Chapter 36: Immunotherapy Treatment

“When angry, count to four; when very angry, swear.”
Mark Twain

I awake to what should hopefully be my last day in hospital – on this visit at least. I’m scrutinised once again by the doctor on his early morning rounds, and after a brief interrogation he advises that the tube still dangling out of my lung and chaining me to the wall is removed and I’m sent home today. I thank him for his most sage and agreeable decision. Two nurses arrive later in the morning to extract the offending tube; it sounds to be a bit more of a complex procedure than I had expected. I need to be breathing out while they pull the pipe out. We have a practice run, and they’re confident I’ve got the hang of it. One of the nurses grasps the tube and counts down, I breathe out on zero and she pulls the tube giving me a few seconds of excruciating agony as the pipe seems to have been much further in than I had realised. Meanwhile the other nurse inserts a few quick stitches to hold the wound together. Nothing seems to be leaking out, and my lungs seem to be working properly so I think we’re all good.

Before I’m allowed to leave however they want to perform one final set of observations. All is going well until they take my temperature, which is a little high. I’ve also been starting to get a few sweats too, but I don’t want it to interfere with my escape plan. I’ve spent much of the last few days in hospital perusing bass guitars on my iPhone trying to decide which one to buy. After much research I have ordered myself a Fender Jaguar Bass in sunburst and it’s being delivered tomorrow, so I need to get home today if I’m ever going to get the band back together again. The nurse advises retaking my temperature in an hour so, which we do, and thankfully it is now low enough not to raise any alarms and facilitate my exit. I’m feeling pretty rough still though, I have a lot of chest pain from the operation, but that’s to be expected and I’m hoping that in a week’s time the discomfort of the operation will fade and I’ll be fine. I’m also quite excited about starting my new treatment and hopeful that the immunotherapy is going to perturb my cancer somewhat without all those loathsome little side effects I had on the chemotherapy.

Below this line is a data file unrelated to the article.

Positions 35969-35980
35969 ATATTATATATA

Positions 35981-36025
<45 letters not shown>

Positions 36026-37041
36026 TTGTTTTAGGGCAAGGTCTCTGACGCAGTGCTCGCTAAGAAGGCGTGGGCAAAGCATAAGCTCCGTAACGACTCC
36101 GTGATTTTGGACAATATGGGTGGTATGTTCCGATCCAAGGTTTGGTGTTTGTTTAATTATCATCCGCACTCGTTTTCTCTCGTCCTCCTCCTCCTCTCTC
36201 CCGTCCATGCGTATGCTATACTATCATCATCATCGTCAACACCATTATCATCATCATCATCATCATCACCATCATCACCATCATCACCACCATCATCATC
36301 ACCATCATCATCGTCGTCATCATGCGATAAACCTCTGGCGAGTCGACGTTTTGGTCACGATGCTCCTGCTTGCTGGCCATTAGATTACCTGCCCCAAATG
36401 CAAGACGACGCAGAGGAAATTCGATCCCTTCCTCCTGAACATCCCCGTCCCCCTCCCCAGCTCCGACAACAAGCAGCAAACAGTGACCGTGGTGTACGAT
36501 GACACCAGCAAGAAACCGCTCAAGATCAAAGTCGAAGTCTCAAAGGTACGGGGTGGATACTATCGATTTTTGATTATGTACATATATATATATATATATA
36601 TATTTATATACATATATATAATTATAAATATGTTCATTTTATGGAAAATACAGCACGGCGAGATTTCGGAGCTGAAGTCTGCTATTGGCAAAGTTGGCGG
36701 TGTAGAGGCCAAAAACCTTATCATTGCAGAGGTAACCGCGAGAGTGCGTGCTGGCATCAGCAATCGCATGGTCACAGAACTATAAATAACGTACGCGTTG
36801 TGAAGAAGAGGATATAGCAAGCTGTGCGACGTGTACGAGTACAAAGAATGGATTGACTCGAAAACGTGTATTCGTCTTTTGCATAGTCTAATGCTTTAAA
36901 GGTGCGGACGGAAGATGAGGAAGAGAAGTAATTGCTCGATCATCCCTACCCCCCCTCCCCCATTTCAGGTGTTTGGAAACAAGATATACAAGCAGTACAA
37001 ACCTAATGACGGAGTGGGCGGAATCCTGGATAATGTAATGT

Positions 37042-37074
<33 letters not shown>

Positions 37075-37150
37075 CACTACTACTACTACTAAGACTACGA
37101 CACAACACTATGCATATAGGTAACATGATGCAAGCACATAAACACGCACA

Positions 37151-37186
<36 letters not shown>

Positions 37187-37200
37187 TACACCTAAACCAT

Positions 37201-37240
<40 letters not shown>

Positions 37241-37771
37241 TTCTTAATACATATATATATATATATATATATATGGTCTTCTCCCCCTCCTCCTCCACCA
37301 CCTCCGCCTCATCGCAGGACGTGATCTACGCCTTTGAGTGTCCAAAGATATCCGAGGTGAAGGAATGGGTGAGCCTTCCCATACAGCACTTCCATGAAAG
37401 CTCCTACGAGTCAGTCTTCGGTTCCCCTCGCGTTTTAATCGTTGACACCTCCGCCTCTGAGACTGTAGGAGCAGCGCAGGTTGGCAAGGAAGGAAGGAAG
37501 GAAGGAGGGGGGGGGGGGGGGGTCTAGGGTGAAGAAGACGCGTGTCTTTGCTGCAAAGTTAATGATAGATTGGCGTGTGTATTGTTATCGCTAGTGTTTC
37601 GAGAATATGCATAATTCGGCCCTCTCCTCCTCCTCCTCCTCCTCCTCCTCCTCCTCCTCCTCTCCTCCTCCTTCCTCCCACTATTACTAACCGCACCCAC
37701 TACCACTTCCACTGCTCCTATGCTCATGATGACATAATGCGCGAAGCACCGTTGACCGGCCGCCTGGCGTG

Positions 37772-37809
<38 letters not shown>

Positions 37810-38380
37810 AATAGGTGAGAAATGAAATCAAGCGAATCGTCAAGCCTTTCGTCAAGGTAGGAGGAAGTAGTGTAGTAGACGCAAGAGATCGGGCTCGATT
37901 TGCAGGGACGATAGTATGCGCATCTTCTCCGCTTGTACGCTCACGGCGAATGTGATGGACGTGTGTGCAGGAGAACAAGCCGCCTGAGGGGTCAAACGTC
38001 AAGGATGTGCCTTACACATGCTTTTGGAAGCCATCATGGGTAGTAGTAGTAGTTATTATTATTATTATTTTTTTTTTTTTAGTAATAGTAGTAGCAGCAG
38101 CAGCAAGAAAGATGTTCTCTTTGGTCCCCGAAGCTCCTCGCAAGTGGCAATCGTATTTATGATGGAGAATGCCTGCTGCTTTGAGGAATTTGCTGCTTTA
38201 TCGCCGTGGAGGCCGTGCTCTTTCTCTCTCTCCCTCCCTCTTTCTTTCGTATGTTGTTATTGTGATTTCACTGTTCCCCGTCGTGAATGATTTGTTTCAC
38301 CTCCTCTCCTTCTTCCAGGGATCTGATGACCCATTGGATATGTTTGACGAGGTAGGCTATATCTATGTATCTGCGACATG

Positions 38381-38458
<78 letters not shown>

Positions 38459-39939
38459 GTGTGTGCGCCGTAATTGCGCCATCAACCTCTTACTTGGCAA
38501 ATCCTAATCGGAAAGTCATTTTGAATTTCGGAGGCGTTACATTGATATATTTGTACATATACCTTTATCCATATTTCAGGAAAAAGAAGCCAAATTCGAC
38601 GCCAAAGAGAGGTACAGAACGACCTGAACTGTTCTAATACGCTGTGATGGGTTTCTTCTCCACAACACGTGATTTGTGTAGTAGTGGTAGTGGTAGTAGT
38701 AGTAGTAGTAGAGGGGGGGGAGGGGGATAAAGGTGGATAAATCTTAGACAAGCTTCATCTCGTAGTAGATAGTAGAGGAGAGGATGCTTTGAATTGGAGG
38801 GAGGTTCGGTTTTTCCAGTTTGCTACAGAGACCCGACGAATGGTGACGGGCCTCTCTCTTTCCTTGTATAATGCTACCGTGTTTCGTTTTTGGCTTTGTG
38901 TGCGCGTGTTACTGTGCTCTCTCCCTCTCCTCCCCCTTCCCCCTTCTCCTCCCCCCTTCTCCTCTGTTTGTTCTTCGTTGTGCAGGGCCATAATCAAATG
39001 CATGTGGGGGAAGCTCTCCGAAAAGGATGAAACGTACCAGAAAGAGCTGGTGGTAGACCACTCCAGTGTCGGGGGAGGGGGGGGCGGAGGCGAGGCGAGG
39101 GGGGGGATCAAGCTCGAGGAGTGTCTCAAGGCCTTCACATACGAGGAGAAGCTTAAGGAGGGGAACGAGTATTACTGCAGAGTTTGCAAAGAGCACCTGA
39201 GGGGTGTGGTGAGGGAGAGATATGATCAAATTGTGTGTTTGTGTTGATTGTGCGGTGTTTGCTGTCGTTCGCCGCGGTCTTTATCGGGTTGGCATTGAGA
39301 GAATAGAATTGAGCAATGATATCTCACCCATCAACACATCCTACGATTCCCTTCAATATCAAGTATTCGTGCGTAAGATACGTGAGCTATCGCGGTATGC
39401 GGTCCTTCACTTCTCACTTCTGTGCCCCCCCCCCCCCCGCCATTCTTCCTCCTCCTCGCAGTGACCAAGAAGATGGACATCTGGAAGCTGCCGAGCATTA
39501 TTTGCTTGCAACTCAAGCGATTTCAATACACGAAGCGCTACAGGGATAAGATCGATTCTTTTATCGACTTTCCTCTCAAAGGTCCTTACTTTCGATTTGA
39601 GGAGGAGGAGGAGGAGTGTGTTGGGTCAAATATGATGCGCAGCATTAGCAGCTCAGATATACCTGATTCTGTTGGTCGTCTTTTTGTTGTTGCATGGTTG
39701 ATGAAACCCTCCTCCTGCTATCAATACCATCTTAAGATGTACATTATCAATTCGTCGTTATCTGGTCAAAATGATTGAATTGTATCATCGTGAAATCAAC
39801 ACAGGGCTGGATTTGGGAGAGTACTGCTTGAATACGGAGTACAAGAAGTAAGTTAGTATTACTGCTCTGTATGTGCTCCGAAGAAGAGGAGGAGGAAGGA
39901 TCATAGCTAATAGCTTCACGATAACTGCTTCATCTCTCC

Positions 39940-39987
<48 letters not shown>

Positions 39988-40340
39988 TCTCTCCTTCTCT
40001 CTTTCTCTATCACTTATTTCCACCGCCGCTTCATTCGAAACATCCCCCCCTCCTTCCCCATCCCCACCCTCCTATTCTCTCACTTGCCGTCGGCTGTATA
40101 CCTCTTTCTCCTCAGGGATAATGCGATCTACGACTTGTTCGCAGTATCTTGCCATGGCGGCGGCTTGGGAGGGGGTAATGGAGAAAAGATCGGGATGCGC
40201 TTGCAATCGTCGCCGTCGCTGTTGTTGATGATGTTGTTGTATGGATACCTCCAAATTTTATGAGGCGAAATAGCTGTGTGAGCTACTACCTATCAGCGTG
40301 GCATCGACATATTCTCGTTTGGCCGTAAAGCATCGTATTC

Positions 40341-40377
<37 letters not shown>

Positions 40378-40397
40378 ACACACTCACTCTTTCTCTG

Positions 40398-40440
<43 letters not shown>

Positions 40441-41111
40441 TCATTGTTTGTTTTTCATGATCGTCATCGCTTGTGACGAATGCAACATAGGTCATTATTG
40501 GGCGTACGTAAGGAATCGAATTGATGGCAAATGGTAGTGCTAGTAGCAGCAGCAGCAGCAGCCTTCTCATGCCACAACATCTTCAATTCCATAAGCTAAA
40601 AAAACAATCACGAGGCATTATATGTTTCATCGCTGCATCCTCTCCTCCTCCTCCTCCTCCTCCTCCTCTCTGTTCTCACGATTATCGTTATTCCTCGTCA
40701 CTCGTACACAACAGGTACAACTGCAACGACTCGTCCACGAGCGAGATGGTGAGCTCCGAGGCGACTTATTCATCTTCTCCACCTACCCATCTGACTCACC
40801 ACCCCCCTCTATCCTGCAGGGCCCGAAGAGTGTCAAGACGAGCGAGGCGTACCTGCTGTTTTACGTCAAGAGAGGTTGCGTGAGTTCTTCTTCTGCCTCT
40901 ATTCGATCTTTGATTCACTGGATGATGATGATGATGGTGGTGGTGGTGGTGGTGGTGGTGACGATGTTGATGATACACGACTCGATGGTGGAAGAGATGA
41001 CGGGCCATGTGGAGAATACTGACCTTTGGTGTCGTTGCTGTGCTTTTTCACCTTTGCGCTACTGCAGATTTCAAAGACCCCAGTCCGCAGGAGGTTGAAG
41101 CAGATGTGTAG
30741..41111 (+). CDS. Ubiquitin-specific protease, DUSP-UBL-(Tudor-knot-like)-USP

A week after my operation however and I don’t seem to have quite got my mojo back yet. I’ve been spending my mornings in bed (seemed little point in getting up) and the afternoons lying on the sofa. I also seem to have problems controlling my body temperature. I keep shivering awfully intensely so Tori puts a blanket on me and then half an hour later I’m dripping with sweat and having to rip my shirt of as if I’m Ross Poldark getting ready to give my field a damn good scything. Things aren’t any better at night either, in fact I’ve started waking up in the middle of night having soaked the sheets and pillows with sweat. I’ve taken to wearing T shirts in bed, so I can change them every few hours when they’ve quite literally become drenched in perspiration.

No, no, not the comfy chair